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Marcel Proust

Valentin Louis Georges Eugène Marcel Proust was a French novelist and essayist best known for his monumental novel À la recherche du temps perdu, published in seven parts between 1913 and 1927. He is considered by critics and writers to be one of the most influential authors of the 20th century. Proust was born on July 10, 1871, shortly after the conclusion of the Franco-Prussian war and at the beginning of the Third Republic, his birth took place in the Paris Borough of Auteuil at the home of his great-uncle on 10 July 1871, two months after the Treaty of Frankfurt formally ended the Franco-Prussian War. He was born during the violence that surrounded the suppression of the Paris Commune, his childhood corresponded with the consolidation of the French Third Republic. Much of In Search of Lost Time concerns the vast changes, most the decline of the aristocracy and the rise of the middle classes, that occurred in France during the Third Republic and the fin de siècle. Proust's father, Adrien Proust, was a prominent pathologist and epidemiologist, studying cholera in Europe and Asia.

He wrote numerous books on medicine and hygiene. Proust's mother, Jeanne Clémence, was the daughter of a wealthy Jewish family from Alsace. Literate and well-read, she demonstrated a well-developed sense of humour in her letters, her command of English was sufficient to help with her son's translations of John Ruskin. Proust was raised in his father's Catholic faith, he was baptized and confirmed as a Catholic, but he never formally practised that faith. He became an atheist and was something of a mystic. By the age of nine, Proust had had his first serious asthma attack, thereafter he was considered a sickly child. Proust spent long holidays in the village of Illiers; this village, combined with recollections of his great-uncle's house in Auteuil, became the model for the fictional town of Combray, where some of the most important scenes of In Search of Lost Time take place. In 1882, at the age of eleven, Proust became a pupil at the Lycée Condorcet, but his education was disrupted by his illness.

Despite this he excelled in literature. Thanks to his classmates, he was able to gain access to some of the salons of the upper bourgeoisie, providing him with copious material for In Search of Lost Time. Despite his poor health, Proust served a year in the French army, stationed at Coligny Barracks in Orléans, an experience that provided a lengthy episode in The Guermantes' Way, part three of his novel; as a young man, Proust was a dilettante and a social climber whose aspirations as a writer were hampered by his lack of self-discipline. His reputation from this period, as a snob and an amateur, contributed to his troubles with getting Swann's Way, the first part of his large-scale novel, published in 1913. At this time, he attended the salons of Mme Straus, widow of Georges Bizet and mother of Proust's childhood friend Jacques Bizet, of Madeleine Lemaire and of Mme Arman de Caillavet, one of the models for Madame Verdurin, mother of his friend Gaston Arman de Caillavet, with whose fiancée he was in love.

It is through Mme Arman de Caillavet, he made the acquaintance of her lover. Proust had a close relationship with his mother. To appease his father, who insisted that he pursue a career, Proust obtained a volunteer position at Bibliothèque Mazarine in the summer of 1896. After exerting considerable effort, he obtained a sick leave that extended for several years until he was considered to have resigned, he never worked at his job, he did not move from his parents' apartment until after both were dead. His life and family circle changed markedly between 1900 and 1905. In February 1903, Proust's brother, Robert Proust and left the family home, his father died in November of the same year. And most crushingly, Proust's beloved mother died in September 1905, she left him a considerable inheritance. His health throughout this period continued to deteriorate. Proust spent the last three years of his life confined to his bedroom, sleeping during the day and working at night to complete his novel, he died of pneumonia and a pulmonary abscess in 1922.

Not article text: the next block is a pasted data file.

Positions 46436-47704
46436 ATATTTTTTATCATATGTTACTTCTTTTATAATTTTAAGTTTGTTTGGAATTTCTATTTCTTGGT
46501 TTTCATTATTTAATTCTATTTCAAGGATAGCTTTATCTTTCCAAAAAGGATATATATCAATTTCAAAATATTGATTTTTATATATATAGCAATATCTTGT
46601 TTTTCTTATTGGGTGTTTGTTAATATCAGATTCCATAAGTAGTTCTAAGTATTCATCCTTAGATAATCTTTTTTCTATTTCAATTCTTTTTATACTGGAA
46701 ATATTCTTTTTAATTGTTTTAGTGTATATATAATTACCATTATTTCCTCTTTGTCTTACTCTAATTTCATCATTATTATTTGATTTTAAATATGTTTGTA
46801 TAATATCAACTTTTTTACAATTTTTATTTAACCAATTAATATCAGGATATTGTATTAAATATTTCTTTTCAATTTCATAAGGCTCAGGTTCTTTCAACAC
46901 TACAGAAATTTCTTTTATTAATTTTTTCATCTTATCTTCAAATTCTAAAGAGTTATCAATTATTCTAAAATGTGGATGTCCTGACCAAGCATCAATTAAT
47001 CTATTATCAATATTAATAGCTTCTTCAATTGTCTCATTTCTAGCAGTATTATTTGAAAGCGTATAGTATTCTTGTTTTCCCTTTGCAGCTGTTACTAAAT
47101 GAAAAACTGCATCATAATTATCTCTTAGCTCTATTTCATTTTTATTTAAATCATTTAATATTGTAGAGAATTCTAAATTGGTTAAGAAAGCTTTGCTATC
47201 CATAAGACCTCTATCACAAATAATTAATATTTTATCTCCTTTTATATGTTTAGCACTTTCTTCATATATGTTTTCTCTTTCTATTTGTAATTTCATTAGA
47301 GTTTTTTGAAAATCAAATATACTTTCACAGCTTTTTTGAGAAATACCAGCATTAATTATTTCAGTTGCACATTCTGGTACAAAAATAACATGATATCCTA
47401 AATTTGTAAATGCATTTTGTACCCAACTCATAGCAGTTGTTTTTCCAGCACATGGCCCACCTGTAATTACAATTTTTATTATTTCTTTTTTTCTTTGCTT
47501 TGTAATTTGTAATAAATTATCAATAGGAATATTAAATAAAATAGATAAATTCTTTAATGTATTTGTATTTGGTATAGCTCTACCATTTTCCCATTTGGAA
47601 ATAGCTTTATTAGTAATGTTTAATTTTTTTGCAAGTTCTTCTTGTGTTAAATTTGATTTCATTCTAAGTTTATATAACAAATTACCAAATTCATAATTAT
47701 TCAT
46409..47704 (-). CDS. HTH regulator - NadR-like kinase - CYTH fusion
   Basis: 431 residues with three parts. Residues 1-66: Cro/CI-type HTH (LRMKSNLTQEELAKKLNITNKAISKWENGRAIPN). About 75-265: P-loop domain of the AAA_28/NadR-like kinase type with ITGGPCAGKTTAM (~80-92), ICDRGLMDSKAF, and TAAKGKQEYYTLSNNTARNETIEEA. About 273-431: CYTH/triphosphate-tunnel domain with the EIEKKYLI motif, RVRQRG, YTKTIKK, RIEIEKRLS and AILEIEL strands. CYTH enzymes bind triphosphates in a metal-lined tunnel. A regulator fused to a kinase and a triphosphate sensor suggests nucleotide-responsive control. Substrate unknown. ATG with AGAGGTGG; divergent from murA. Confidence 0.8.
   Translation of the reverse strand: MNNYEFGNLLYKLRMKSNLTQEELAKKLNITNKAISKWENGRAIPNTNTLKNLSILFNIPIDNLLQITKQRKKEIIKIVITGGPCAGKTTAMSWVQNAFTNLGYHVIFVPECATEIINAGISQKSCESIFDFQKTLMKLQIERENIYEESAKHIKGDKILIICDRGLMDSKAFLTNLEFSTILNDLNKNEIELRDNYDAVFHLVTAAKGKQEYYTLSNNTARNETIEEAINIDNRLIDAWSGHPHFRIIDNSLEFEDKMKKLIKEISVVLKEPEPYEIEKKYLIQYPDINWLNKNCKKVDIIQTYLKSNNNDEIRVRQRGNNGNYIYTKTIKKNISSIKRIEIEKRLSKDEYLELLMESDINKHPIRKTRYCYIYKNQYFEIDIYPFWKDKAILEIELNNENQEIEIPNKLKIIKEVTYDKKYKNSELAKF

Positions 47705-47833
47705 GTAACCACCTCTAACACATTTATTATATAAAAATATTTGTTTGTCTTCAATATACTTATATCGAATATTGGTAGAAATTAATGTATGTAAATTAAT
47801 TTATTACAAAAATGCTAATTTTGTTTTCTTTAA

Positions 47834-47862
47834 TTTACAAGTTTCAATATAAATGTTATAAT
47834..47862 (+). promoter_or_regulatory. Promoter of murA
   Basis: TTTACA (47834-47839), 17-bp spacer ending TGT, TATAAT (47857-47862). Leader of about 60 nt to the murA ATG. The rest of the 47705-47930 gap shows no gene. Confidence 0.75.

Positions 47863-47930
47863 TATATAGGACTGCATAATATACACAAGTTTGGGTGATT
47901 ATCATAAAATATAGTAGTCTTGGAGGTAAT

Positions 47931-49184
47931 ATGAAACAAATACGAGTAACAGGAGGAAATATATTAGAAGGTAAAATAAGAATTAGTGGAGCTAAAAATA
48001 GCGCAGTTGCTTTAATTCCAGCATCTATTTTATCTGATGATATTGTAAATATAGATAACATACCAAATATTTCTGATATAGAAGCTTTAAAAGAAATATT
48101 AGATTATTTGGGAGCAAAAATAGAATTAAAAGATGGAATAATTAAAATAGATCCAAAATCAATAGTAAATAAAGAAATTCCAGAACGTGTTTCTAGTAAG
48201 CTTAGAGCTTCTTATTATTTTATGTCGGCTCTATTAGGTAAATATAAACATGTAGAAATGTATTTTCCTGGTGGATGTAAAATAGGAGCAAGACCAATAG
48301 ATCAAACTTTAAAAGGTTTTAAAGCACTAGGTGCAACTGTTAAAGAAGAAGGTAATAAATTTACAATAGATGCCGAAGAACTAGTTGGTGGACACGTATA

He was buried in the Père Lachaise Cemetery in Paris. Proust was involved in publishing from an early age. In addition to the literary magazines with which he was associated, in which he published while at school, from 1890 to 1891 he published a regular society column in the journal Le Mensuel. In 1892, he was involved in founding a literary review called Le Banquet, throughout the next several years Proust published small pieces in this journal and in the prestigious La Revue Blanche. In 1896 Les plaisirs et les jours, a compendium of many of these early pieces, was published; the book included a foreword by Anatole France, drawings by Mme Lemaire in whose salon Proust was a frequent guest, who inspired Proust's Mme Verdurin. She invited him and Reynaldo Hahn to her château de Réveillon in summer 1894, for three weeks in 1895; this book was so sumptuously produced that it cost twice the normal price of a book its size. That year Proust began working on a novel, published in 1952 and titled Jean Santeuil by his posthumous editors.

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Pierre Guillaumat (supertanker)

Pierre Guillaumat was a supertanker, built in 1977 by Chantiers de l'Atlantique at Saint-Nazaire for Compagnie Nationale de Navigation. Pierre Guillaumat, the third vessel of Batillus class supertankers, is distinguished as the biggest ship constructed, it was surpassed in length, deadweight tonnage, displacement, only by Seawise Giant, though it was smaller when it was built in 1976, was subsequently lengthened and enlarged. Named after the French politician and founder of Elf Aquitaine oil industry, Pierre Guillaumat, the vessel was completed and put in service in 1977. Due to unprofitability, accentuated by huge dimensions of the ship, which placed restrictions on where she could be employed, the Pierre Guillaumat was put on hold at Fujairah anchorage since February 2, 1983, that year, bought by the Hyundai Corporation, renamed Ulsan Master, she arrived at Ulsan, South Korea for demolition on October 19, 1983; because of her gigantic proportions the utility of Pierre Guillaumat was limited.